Compactness of operators, and a lot of projections

Let \mathcal{H} be an infinite-dimensional Hilbert space. Claim: an operator T\colon\mathcal{H}\to\mathcal{H} is compact if and only if Te_n\to 0 for every orthonormal sequence \lbrace e_n\rbrace.

Proof: Suppose T is compact. Given an orthonormal sequence, extend it to an orthonormal basis e_n. Let P_n be the projection onto the span of e_1,\dots, e_n. We know that \|P_nT-T\|\to 0 for any compact operator. Since T^* is compact as well, we have \|P_nT^*-T^*\|\to 0, hence \|TP_n-T\|\to 0. Finally, note that Te_n=(T-TP_{n-1})e_n, and therefore \|Te_n\|\le \|T-TP_{n-1}\|\to 0 as n\to\infty.

Conversely, suppose T is not compact. Pick an orthonormal basis \lbrace e_n\rbrace and let P_n be as above. The non-compactness of T implies that there exists \epsilon>0 such that \|T-TP_n\|\ge \epsilon for all n (because TP_n has finite rank). Let n_0=1.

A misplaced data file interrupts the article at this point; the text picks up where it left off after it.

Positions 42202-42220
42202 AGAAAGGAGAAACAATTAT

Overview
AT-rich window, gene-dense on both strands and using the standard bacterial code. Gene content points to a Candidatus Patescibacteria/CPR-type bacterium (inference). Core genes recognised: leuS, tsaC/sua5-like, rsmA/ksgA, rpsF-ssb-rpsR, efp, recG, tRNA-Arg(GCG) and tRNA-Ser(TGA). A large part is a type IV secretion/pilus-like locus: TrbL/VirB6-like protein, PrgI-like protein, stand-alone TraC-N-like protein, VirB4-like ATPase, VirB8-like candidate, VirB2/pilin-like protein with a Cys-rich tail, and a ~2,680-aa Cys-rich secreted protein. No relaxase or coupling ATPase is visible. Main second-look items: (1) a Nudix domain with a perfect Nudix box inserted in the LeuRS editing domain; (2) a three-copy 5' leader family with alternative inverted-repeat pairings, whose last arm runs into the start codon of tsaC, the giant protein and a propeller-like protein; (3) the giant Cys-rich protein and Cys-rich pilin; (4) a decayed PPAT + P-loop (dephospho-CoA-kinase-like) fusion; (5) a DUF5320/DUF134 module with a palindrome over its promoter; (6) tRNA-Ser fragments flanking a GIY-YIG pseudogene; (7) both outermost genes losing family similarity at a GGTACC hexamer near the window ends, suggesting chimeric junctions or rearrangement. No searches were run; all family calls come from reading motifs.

Pick a unit vector \|u\| such that \|(T-TP_{n_0})u\| > \epsilon/2. Since \lbrace e_n\rbrace is a basis, for any vector h we have P_n h\to h as n\to\infty. Thus, there exists n_1>n_0 such that \|(T-TP_{n_0})P_{n_1}u\| > \epsilon/2. Let v_1 be the vector (I-P_{n_0})P_{n_1}u normalized and note that \|Tv_1\| > \epsilon/2.

Continuing in this way, we form a sequence of unit vectors v_k such that \|Tv_k\| > \epsilon/2 and v_k lies in the range of projection Q_k:=(I-P_{n_{k-1}})P_{n_k} (this is a projection because all P_m commute). These ranges are mutually orthogonal, because for any j>k we have (I-P_{n_{j-1}})P_{n_k}=0, which implies Q_jQ_k=0 and therefore \langle Q_jx,Q_ky\rangle=0 for all x,y. Thus, \lbrace v_k\rbrace is the desired sequence.

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